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Still standing

Chris Pressey cpressey

Still standing
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SI2 is the successor to the SITU-SOL project, which was undertaken during RetroChallenge 2015/07.

Observing that, in the beginning, programs were written on paper and painstakingly hand-translated into computer memory, and that in the modern day, paper very often plays no role at all in the software development process, the objective of the SITU-SOL project was to go

View .bash_aliases
# encoding: UTF-8
bind '"\e[A":history-search-backward'
bind '"\e[B":history-search-forward'
export PATH="$HOME/.cabal/bin:$HOME/.local/bin:$PATH"
export EDITOR=nano
alias unpyc="find . -name '*.pyc' -exec rm -f {} \;"
alias rsyncavd="rsync --archive --verbose --delete"
alias git-savepatch='git diff >'
alias chintzy-httpd='python2 -m SimpleHTTPServer'
cpressey / OperationalSansGADTs.hs
Last active Oct 8, 2020
Operational monad sans GADTs
View OperationalSansGADTs.hs
module OperationalSansGADTs where
import Control.Monad (liftM, ap)
-- Adapted from "The Operational Monad Tutorial":
data Program instr a b = Then (instr a) (a -> Program instr a b)
View PipelineCombinators.hs
module PipelineCombinators where
import Data.Either
import qualified Data.Functor.Alt
import qualified Data.Function
import qualified Control.Monad
-- Combinators for pipelines. Each of these functions takes one or more
-- parameters and yields a combinator that is intended to map functions
cpressey / Future directions for
Last active Aug 10, 2020
Future directions for SixtyPical
View Future directions for

Future directions for SixtyPical

SixtyPical has reached a mature stage of development. There are small features that could be added, but they are minor compared to the main features (abstract-interpretation/symbolic-execution/flow-typing-based static analysis and optimization of low-level 6502 programs). So the question arises -- what would be next for SixtyPical?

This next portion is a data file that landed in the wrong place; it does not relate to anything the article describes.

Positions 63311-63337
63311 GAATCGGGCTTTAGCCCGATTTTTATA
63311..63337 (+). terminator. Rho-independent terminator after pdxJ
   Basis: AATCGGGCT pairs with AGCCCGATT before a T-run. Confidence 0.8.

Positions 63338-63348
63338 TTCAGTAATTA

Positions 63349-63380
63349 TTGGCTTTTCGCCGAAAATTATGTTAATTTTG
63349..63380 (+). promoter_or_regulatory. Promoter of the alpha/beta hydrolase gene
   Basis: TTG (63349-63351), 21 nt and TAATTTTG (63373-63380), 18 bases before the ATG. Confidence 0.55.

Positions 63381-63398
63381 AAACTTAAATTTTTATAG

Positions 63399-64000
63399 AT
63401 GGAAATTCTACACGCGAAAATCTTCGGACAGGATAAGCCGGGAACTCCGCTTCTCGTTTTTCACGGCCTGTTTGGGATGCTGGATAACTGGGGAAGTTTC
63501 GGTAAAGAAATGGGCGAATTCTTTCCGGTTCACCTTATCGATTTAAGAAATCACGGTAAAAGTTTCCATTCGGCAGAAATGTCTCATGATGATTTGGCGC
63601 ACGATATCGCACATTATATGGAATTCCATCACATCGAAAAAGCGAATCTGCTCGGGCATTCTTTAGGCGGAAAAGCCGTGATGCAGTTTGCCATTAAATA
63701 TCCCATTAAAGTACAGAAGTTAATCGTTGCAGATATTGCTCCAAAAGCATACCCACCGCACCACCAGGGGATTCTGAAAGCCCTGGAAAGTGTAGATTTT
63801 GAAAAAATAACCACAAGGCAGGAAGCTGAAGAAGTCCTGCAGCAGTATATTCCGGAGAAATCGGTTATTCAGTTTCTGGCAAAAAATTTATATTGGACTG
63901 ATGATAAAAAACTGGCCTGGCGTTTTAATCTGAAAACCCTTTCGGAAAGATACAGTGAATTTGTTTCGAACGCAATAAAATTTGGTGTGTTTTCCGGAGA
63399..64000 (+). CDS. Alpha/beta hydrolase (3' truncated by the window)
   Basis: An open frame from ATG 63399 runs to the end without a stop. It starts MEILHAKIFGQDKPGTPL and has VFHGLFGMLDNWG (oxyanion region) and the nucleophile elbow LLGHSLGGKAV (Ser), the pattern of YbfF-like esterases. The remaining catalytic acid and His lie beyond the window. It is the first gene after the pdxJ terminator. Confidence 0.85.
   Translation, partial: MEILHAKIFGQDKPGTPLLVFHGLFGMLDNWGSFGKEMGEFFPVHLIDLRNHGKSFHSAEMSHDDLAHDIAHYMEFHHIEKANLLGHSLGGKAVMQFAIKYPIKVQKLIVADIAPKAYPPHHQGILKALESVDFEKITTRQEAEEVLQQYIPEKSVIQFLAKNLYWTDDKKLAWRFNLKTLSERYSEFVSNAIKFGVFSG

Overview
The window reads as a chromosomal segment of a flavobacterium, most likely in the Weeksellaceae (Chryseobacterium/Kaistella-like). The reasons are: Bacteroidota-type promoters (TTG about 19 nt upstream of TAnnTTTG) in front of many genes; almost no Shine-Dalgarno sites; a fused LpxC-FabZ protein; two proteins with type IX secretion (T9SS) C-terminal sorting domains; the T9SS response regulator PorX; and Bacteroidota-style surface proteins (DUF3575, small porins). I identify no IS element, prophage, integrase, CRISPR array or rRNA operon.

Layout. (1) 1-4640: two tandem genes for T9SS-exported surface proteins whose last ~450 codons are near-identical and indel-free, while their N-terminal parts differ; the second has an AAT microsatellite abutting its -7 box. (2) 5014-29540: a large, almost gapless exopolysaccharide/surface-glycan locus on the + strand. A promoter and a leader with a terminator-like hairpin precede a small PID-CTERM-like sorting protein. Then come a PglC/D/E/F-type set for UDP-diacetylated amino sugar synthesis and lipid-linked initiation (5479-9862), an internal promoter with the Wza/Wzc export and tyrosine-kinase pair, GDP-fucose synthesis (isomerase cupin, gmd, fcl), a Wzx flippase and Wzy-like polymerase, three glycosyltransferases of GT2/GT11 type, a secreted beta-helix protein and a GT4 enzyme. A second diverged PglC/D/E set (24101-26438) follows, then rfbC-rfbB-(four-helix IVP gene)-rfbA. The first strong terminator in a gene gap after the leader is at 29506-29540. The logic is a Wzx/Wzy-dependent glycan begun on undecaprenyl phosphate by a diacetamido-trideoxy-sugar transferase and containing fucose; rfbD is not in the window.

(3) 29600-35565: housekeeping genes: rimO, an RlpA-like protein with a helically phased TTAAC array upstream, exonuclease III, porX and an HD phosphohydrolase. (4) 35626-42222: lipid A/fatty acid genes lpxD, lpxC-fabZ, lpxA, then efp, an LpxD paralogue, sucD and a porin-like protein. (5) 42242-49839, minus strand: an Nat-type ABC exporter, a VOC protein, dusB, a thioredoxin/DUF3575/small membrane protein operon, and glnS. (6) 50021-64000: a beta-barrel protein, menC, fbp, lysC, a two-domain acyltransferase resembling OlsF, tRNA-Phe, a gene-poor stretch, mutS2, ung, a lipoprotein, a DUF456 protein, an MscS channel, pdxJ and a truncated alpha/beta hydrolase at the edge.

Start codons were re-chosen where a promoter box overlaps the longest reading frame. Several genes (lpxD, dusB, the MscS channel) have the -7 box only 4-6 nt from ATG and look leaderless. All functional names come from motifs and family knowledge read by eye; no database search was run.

cpressey / Calling an anonymous function directly in various
Last active Jun 1, 2020
Calling an anonymous function directly in various languages
View Calling an anonymous function directly in various

Just a little survey of what code to create an anonymous function and immediately call it looks like in a handful of high-level languages. All of these expressions should evaluate to 10.

Language Code
Python (lambda x: x+1)(9)
Ruby (lambda {|x| x+1}).call(9)
Lua (function(x) return x+1 end)(9)
Erlang (fun(X) -> X+1 end)(9)
Haskell (\x -> x+1)(9)
cpressey / Some Notes on Software
Last active Mar 24, 2020
Some Notes on Software Preservation
View Some Notes on Software
cpressey / Programming Language Feature
Last active Feb 27, 2021
Programming Language Feature Desiderata
View Programming Language Feature

Programming Language Feature Desiderata

Draft, very draft

This is a list of programming language features that I like (sometimes contrasted with features I don't like) with the hopeful goal of informing a future language design.

For sake of background: almost all of the code I write in my day job

cpressey / dollar.scm
Created Aug 27, 2019
How Haskell's infix $ operator might look in Scheme
View dollar.scm
(define reduce
(lambda (subject complete-rules rules generation-id)
(if (null? rules)
(let* ((rule-pair (car rules))
(rest-of-rules (cdr rules))
(pattern (car rule-pair))
(replacements (cdr rule-pair))
(new-gen-id (+ generation-id 1))
(new-subject (apply-rule subject pattern replacements generation-id)))

NOTE: this document is out of date. See the Wagon distribution for the latest version of this document.


In a conventional concatenative language, every symbol represents a function which takes program states to program states, and the program is a concatenation (sequential composition) of such functions. This is fine when it comes to manipulating state, but what about control?